And I think that people forget that. You don’t need to have a take on that. You do if you want to be a TV guest and that’s why they go on and they sound really great and they have these opinions and they say these things because you don’t get invited back if you say, Hey, I don’t know, even though that’s probably their most honest answer.

Tom Mullooly: Yeah.

Brendan M: They tell you, thank you for the interview. We will never be calling you again if you tell him you don’t know where the market’s going, even though they all know they’re not, they don’t. None of them know where the market’s going.

Tom Mullooly: They’re encouraged to make a statement. It’s the sizzle that sells.

Brendan M: Yeah.

DISCLAIMER: Tom Mullooly is an investment advisor representative with Mullooly Asset Management. All opinions expressed by Tom and his podcast guests are solely their own opinions and do not necessarily reflect the opinions of Mullooly Asset Management. This podcast is for informational purposes only and should not be relied upon as a basis for investment decisions. Clients of Mullooly Asset Management may maintain positions, insecurities discussed in this podcast.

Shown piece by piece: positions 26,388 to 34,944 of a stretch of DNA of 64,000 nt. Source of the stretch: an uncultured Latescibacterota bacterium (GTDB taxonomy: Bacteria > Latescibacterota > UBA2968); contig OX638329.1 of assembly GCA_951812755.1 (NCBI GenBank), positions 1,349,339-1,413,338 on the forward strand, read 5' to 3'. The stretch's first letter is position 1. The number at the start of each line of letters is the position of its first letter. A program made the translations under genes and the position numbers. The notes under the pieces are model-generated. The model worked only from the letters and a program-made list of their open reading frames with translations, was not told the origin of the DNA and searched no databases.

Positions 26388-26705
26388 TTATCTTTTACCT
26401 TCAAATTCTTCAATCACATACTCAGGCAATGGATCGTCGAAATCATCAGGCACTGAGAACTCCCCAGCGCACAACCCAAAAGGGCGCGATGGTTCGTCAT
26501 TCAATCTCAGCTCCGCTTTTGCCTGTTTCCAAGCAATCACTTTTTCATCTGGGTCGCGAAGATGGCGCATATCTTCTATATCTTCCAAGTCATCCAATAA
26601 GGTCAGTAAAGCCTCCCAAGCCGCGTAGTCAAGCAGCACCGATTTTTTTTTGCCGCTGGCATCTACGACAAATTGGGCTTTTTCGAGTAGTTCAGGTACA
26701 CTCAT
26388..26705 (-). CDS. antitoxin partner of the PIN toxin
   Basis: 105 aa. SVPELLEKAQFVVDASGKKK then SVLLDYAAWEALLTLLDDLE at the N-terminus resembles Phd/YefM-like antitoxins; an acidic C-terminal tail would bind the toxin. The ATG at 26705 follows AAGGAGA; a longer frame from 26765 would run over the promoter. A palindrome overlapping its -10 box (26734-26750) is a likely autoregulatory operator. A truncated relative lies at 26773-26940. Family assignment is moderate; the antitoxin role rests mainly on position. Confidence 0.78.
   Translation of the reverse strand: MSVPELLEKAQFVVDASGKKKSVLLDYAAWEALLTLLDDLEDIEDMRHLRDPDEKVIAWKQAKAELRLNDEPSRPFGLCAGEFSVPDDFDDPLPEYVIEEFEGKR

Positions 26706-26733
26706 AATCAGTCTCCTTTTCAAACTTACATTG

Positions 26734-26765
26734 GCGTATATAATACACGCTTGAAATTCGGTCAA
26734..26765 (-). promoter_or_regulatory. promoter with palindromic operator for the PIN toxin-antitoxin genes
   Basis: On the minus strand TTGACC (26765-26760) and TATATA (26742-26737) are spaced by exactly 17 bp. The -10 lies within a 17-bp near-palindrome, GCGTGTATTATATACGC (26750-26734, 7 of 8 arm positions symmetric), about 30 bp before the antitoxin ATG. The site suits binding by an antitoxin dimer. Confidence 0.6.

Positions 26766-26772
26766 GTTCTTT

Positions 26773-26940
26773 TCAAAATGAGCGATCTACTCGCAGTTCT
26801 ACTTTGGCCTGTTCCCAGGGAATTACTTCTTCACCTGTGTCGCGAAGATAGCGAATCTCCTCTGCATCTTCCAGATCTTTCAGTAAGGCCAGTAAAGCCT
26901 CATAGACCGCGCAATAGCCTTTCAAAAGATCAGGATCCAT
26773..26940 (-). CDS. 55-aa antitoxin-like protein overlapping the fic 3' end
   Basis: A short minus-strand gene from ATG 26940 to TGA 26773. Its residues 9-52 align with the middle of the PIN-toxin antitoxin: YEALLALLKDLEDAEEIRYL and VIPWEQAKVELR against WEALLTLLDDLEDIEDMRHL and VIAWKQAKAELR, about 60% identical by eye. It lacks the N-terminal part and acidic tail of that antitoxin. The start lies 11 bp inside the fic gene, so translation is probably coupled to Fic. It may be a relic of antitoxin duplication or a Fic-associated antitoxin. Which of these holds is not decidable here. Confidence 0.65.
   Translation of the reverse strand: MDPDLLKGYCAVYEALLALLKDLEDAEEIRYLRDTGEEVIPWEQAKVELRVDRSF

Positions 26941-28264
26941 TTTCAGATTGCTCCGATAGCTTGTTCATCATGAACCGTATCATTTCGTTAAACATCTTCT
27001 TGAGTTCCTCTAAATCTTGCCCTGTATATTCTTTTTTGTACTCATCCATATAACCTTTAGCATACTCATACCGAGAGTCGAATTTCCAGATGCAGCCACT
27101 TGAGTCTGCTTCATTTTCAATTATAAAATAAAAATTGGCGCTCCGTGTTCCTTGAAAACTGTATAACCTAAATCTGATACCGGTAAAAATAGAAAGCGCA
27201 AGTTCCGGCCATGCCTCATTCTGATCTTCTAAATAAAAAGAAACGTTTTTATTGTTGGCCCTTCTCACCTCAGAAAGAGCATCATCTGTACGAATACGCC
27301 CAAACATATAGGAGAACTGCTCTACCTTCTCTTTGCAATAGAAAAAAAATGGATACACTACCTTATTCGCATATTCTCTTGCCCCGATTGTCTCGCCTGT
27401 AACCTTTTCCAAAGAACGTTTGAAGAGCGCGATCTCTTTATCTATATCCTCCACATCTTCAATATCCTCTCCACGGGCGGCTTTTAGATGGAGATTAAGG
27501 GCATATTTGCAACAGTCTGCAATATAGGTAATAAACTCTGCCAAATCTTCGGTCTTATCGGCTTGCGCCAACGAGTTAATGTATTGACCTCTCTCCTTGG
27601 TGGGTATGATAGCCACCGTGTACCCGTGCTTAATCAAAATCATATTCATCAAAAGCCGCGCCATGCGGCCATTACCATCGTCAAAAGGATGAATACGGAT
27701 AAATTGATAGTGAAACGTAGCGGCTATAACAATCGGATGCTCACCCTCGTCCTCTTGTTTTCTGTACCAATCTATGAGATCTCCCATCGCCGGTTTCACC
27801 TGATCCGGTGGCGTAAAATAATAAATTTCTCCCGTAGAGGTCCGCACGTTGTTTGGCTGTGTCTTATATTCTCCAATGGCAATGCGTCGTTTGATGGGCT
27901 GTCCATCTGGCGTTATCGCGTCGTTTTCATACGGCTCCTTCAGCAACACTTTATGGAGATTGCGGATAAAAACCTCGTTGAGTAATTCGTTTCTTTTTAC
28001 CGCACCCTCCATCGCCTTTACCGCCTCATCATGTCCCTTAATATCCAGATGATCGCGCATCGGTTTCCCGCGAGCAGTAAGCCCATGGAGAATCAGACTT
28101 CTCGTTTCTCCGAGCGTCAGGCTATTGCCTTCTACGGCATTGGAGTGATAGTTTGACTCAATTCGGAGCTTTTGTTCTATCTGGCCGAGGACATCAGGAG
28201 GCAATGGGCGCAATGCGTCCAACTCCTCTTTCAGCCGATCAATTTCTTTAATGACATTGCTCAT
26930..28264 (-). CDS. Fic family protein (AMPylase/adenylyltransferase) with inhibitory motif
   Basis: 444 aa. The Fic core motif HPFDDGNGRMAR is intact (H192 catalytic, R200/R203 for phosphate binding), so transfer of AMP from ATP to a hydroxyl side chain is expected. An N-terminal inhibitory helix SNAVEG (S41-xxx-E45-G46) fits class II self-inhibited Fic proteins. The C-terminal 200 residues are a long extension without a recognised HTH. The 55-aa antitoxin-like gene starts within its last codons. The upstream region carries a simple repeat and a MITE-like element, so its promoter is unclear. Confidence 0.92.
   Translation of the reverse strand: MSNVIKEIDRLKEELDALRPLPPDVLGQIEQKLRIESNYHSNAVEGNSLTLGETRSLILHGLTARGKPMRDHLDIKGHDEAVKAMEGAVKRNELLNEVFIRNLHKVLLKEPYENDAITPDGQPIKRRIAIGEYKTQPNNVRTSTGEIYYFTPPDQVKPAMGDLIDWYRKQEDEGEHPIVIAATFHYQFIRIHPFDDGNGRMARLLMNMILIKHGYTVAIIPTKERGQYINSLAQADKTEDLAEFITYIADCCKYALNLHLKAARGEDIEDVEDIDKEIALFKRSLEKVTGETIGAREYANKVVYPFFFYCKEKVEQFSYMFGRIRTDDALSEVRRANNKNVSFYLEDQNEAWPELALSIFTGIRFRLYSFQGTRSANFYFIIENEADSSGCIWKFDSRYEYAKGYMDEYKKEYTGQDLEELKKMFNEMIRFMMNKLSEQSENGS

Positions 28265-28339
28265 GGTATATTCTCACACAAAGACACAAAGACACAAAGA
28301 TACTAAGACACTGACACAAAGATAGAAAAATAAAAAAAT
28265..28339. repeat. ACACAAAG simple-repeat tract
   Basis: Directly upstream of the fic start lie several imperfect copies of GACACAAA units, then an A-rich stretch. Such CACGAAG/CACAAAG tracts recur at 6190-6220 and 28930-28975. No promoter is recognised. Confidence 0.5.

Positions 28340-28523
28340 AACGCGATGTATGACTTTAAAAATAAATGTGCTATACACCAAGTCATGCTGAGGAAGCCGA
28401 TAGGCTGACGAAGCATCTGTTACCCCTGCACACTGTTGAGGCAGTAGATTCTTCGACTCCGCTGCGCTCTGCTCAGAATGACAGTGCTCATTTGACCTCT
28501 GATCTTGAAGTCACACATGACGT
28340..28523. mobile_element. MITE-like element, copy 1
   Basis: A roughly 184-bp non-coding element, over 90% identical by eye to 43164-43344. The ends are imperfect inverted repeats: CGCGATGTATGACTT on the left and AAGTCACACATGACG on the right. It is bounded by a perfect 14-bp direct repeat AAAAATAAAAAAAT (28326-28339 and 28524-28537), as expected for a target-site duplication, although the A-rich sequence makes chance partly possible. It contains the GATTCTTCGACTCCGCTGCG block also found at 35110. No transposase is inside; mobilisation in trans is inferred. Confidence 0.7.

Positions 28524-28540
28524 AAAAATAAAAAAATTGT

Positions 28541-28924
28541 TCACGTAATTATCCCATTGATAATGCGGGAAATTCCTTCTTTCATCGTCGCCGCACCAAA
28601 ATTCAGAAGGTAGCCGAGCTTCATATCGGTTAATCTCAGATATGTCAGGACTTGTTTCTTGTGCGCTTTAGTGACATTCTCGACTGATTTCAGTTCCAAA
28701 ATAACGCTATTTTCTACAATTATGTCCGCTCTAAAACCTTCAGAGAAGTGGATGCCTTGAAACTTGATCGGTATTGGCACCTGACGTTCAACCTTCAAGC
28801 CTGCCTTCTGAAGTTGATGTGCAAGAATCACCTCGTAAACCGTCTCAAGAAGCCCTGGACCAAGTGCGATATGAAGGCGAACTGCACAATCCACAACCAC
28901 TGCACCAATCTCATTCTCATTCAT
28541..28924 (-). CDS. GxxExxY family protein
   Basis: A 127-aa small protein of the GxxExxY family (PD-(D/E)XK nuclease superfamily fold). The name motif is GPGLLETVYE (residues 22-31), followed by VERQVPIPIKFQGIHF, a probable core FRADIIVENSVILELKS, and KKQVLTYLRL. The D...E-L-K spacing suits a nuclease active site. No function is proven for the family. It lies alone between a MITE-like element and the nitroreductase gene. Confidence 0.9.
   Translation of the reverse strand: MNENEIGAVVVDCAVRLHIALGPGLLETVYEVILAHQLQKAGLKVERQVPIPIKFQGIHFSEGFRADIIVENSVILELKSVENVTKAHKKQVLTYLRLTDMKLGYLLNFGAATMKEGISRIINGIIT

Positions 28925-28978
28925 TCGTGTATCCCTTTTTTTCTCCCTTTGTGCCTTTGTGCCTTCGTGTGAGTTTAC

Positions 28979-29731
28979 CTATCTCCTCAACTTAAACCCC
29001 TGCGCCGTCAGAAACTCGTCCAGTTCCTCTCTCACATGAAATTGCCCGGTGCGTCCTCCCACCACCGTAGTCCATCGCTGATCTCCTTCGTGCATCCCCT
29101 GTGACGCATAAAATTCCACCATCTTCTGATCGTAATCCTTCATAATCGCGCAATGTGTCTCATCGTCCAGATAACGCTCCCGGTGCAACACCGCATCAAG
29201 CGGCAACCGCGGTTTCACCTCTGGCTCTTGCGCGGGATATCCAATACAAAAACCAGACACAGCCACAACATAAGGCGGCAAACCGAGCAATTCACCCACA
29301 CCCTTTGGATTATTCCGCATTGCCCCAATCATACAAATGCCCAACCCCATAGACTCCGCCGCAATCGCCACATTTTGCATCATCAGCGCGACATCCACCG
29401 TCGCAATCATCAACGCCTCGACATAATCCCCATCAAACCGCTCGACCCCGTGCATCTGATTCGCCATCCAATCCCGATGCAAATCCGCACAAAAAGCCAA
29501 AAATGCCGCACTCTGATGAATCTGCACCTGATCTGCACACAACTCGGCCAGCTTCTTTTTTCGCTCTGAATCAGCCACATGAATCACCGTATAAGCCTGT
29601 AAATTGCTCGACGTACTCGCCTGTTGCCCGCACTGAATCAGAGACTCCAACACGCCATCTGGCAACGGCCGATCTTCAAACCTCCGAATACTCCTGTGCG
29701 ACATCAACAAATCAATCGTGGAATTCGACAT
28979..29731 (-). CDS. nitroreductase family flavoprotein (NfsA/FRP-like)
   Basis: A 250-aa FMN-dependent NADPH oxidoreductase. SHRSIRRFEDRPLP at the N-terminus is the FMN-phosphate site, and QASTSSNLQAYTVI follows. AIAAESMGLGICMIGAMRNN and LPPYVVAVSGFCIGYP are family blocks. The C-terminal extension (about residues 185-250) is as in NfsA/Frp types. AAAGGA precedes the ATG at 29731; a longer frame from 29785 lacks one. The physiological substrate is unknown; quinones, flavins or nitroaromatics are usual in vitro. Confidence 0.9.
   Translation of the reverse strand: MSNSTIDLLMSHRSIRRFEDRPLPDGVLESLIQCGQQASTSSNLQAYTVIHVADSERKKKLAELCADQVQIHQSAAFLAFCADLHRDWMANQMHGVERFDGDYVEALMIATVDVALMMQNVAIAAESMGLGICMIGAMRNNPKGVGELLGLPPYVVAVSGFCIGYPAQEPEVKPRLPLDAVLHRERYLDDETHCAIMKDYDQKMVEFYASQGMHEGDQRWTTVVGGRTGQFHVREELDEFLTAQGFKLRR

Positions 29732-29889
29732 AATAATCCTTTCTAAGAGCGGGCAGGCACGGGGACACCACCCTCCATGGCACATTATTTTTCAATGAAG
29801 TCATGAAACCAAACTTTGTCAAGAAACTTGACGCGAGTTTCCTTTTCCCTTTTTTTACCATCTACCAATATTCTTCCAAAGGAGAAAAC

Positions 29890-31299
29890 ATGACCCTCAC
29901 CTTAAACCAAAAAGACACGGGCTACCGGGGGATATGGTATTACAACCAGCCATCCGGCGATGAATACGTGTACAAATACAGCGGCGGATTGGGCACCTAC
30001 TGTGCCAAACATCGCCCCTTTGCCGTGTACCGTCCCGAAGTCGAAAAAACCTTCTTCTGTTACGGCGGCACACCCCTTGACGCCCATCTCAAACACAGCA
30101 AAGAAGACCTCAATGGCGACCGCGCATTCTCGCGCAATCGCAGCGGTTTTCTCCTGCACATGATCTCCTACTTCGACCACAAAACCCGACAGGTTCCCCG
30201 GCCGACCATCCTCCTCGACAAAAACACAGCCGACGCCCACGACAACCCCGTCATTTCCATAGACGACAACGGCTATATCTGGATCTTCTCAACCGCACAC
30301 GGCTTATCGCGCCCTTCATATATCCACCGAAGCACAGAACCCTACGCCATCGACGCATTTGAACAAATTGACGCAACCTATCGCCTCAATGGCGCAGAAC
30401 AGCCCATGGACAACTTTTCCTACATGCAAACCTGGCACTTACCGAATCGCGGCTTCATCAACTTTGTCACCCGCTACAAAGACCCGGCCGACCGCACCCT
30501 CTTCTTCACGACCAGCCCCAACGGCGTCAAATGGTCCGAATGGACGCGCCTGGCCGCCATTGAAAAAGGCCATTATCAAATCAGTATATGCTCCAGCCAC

Tom Mullooly: Along the same lines, there was an article in the wall street journal that you passed along to us about, actually this was about the manufacturing sector and talking about the different indicators that are used. ISM versus Markit, and they found that there’s really no single, reliable indicator out there for the manufacturing sector. We’re getting all kinds of different reads.

Brendan M: I would expand that to say that there’s no single reliable indicator of anything.